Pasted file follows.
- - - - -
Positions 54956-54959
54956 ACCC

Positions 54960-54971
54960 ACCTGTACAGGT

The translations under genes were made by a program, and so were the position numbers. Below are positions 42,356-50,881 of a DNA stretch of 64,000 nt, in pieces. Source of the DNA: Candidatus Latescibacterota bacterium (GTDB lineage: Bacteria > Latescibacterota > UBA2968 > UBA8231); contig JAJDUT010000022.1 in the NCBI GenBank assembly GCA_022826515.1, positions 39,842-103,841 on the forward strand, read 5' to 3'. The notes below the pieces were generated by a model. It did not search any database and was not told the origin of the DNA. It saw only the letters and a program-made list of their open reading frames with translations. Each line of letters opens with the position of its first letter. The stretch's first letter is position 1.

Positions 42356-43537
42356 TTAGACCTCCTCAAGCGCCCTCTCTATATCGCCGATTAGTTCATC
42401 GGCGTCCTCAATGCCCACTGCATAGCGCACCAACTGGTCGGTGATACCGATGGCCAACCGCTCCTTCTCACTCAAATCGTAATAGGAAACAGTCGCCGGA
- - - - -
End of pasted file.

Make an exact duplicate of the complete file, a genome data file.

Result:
Positions 54956-54959
54956 ACCC

Positions 54960-54971
54960 ACCTGTACAGGT

The translations under genes were made by a program, and so were the position numbers. Below are positions 42,356-50,881 of a DNA stretch of 64,000 nt, in pieces. Source of the DNA: Candidatus Latescibacterota bacterium (GTDB lineage: Bacteria > Latescibacterota > UBA2968 > UBA8231); contig JAJDUT010000022.1 in the NCBI GenBank assembly GCA_022826515.1, positions 39,842-103,841 on the forward strand, read 5' to 3'. The notes below the pieces were generated by a model. It did not search any database and was not told the origin of the DNA. It saw only the letters and a program-made list of their open reading frames with translations. Each line of letters opens with the position of its first letter. The stretch's first letter is position 1.

Positions 42356-43537
42356 TTAGACCTCCTCAAGCGCCCTCTCTATATCGCCGATTAGTTCATC
42401 GGCGTCCTCAATGCCCACTGCATAGCGCACCAACTGGTCGGTGATACCGATGGCCAACCGCTCCTTCTCACTCAAATCGTAATAGGAAACAGTCGCCGGA